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Curtiss soon learned that he had landed on the grounds of the estate of the late financier and leather merchant William B. Isham. The current residents, Isham’s daughter and her husband, jumped up from reading the Sunday newspaper and ran outside when they heard the roar of the approaching motor. They had just been reading about the proposed flight and were stunned to see Curtiss’s airplane bouncing up their sloping front lawn.

At the Isham estate, Curtiss telephoned the New York World with the news that he had landed within the city limits. Having technically fulfilled the contest’s requirements, another aviator might have pronounced the flight complete. But not Curtiss. He explained that he would continue to his planned landing on Governors Island at the other end of Manhattan as soon as he refilled his oil pan. He said later that he thought of all the spectators in the city counting on his arrival. Later, one magazine writer noted that Curtiss’s decision to fly on over Manhattan was “a magnificent sportsmanlike thing that won him the unbounded admiration of all New York.”

After a dangerous and tricky takeoff down the sloping cliff over the river, Curtiss once again rose above the Hudson, this time with the shimmering Manhattan skyline beckoning him onward through the clear midday sky. As he approached the city, he was overwhelmed by the spectacle he saw below him. Crowds were everywhere: on rooftops, in trees and packed many deep along the riverbanks. Passengers on ferry boats and ocean liners craned over railings and waved wildly in the air to him. And people directly beneath him on scores of crafts large and small dotting the Hudson cheered him on. In no time, the Statue of Liberty-Curtiss’s sought-after landmark of the finish line-stood close before him. Turning westward, he remembered, he triumphantly “circled the lady with the torch” and headed as planned for the parade grounds at nearby Governors Island.

It was just past noon when, after a perfect landing, Curtiss emerged from his airplane to cheers from scores of enthusiastic U.S. Army personnel stationed at the island’s small base. Much acclaim followed Curtiss’s heroic flight, including awards, dinners and press conferences. The New York press crowned Curtiss “King of the Air.” At a black-tie dinner at the Astor Hotel in his honor, Curtiss formally presented to New York mayor William Gaynor a letter given to him by James B. McEwan, the mayor of Albany. It was the first airmail letter delivered in the United States.

Although he was unable to attend the gala event, President William H. Taft sent a congratulatory telegram to Curtiss. “It seems that the wonders of aviation will never cease,” Taft wrote, adding that Curtiss’s flight “will live long in our memories as having been the greatest.”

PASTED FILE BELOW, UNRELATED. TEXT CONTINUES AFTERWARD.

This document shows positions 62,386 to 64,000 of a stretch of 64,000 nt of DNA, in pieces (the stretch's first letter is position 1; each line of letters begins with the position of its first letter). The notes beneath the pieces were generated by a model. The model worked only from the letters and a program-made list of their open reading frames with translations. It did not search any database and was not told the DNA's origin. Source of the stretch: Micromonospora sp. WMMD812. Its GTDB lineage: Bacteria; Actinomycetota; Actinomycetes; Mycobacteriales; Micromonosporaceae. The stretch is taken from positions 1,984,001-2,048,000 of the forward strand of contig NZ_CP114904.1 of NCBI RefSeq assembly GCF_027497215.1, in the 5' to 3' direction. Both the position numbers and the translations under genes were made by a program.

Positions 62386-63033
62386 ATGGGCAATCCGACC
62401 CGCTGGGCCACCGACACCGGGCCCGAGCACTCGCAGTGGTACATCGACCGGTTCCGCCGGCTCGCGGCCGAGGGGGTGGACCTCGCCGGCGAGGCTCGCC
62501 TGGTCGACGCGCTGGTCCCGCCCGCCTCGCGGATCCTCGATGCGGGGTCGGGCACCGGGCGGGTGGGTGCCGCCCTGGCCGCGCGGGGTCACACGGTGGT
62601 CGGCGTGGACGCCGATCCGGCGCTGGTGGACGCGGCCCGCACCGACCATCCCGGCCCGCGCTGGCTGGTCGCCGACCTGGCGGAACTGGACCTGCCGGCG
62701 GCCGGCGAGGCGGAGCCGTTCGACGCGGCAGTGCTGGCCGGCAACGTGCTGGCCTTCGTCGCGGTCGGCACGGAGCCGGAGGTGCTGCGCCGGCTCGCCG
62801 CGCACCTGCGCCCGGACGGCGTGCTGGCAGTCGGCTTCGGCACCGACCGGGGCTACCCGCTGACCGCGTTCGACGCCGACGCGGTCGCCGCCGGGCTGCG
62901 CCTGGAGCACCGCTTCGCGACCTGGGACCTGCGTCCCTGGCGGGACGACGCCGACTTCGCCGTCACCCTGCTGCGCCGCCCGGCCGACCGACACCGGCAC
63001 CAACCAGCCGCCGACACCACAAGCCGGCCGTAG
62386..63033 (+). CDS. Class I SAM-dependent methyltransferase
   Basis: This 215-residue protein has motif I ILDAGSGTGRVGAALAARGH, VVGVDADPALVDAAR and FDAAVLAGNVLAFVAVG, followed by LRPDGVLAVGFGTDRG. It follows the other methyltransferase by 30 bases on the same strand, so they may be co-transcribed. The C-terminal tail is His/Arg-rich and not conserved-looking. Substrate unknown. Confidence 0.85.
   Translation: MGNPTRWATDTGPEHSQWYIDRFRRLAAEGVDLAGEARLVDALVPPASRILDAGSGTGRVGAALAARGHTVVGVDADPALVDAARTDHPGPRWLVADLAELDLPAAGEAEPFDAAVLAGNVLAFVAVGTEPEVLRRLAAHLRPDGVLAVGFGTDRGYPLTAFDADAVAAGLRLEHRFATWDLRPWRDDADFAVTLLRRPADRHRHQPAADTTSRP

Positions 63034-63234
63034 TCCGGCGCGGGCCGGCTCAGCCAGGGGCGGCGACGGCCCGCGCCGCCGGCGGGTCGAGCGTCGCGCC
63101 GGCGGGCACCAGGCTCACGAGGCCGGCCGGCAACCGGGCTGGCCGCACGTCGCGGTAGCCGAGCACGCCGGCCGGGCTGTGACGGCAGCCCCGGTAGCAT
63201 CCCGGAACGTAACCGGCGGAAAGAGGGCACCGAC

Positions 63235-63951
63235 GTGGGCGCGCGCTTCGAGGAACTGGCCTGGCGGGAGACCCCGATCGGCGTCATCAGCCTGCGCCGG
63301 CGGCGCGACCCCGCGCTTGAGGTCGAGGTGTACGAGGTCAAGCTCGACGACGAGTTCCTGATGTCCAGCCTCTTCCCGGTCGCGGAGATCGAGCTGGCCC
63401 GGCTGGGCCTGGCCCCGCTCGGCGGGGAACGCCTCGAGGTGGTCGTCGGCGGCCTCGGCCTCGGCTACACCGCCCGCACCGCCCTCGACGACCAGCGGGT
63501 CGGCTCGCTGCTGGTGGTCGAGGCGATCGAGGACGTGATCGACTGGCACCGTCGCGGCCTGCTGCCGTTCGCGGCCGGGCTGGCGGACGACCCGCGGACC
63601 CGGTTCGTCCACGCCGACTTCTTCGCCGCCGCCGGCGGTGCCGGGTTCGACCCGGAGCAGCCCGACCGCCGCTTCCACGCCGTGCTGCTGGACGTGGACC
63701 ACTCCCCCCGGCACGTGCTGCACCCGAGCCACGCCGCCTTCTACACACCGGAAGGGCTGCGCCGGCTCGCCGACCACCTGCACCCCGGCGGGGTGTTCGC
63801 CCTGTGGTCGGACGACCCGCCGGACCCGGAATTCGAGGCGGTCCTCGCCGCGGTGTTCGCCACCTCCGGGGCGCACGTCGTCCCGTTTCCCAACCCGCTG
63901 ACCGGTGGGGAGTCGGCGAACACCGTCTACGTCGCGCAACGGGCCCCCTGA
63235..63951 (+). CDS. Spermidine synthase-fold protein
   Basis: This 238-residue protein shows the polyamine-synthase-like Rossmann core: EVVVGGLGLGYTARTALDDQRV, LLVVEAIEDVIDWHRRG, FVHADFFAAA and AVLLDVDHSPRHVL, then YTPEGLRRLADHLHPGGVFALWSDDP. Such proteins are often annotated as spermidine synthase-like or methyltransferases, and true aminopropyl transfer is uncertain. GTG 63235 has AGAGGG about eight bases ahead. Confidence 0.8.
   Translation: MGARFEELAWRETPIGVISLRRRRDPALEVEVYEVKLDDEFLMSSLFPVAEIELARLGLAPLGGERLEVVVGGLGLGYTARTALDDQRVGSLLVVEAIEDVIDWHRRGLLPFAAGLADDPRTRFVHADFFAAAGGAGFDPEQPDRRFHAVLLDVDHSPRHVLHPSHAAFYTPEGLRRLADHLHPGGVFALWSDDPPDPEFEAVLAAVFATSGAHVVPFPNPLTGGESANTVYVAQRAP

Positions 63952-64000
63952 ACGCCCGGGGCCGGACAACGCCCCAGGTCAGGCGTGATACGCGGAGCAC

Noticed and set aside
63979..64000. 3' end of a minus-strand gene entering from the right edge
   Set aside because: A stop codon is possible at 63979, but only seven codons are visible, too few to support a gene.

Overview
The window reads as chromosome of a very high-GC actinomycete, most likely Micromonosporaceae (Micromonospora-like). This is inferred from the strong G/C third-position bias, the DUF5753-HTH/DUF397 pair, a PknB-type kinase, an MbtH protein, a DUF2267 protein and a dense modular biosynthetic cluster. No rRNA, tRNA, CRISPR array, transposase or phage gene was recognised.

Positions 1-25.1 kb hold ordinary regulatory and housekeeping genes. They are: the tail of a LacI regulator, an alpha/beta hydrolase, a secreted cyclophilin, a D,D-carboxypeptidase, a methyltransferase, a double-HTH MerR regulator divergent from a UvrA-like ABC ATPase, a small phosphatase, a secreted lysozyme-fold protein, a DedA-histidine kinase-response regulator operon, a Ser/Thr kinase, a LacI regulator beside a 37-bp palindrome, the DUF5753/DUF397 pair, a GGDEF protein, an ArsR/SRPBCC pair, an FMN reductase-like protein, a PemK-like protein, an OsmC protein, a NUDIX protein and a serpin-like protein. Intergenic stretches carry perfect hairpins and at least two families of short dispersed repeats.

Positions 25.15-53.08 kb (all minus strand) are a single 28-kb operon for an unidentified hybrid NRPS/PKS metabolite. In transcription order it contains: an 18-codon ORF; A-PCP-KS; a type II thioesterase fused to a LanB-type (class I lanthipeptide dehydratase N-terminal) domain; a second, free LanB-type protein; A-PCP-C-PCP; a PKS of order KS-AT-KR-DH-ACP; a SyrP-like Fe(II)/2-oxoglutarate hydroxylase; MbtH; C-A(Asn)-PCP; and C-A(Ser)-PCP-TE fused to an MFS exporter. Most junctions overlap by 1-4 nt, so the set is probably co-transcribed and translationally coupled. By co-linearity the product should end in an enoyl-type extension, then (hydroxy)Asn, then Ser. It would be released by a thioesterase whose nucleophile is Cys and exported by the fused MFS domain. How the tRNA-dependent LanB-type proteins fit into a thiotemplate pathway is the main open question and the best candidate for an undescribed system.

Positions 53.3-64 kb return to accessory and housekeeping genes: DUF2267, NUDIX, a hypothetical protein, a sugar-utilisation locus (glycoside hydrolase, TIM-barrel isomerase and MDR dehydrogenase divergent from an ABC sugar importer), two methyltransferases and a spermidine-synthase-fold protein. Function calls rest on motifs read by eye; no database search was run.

Taft didn’t know the half of it. Curtiss’s flight from Albany to New York City broke a formidable psychological barrier for aviation in America. That Sunday, and not just for the hundreds of thousands of witnesses but for many others who read or heard of Curtiss’s accomplishment, the airplane all at once presented itself as a useful and practical technology.

The prevailing mythology about the airplane portrays the Wright brothers as earnest young bicycle builders-which they were, early in their careers. But once competition like Curtiss’s comes into the picture, the Wrights look more like greedy spoilers. And the astounding leap into the air they took at Kitty Hawk begins to seem less like an isolated breakthrough and more like an important step in a very long progression of brilliant accomplishments in aviation.

The period of the airplane’s earliest development, the first decades of the 1900s, was one of dynamism-a time much like today, dominated by fast-paced and unsettling technological change and the clamor to control it. Having made a tremendous breakthrough in aviation, Wilbur and Orville Wright tried to control the development of the airplane in its first decade through patents and aggressive business tactics. Curtiss’s legal battle with the Wrights would continue for nine long years-years that were absolutely crucial to the airplane’s development. Ultimately, the Wrights would fail in their effort to secure a monopoly, thanks to Curtiss’s persistence and, with the advent of World War I, a decision by the U.S. government that forced the Wright Company to cross-license its technology to produce more airplanes for the war.

For his part, Glenn Curtiss did receive a number of patents over his lifetime. But he always permitted further use of the principles underlying his inventions-a strategy that enormously benefited the emerging industry. Unlike the Wrights, Curtiss believed his inventions and products had to succeed or fail in the marketplace on their own merit. The goal, he said, ought to be simply to keep building better airplanes than anyone else. This, ultimately, is the way he would have wanted his career to be judged, and it is how it should be judged: by the lasting, unrivaled success of his aeronautical inventions.

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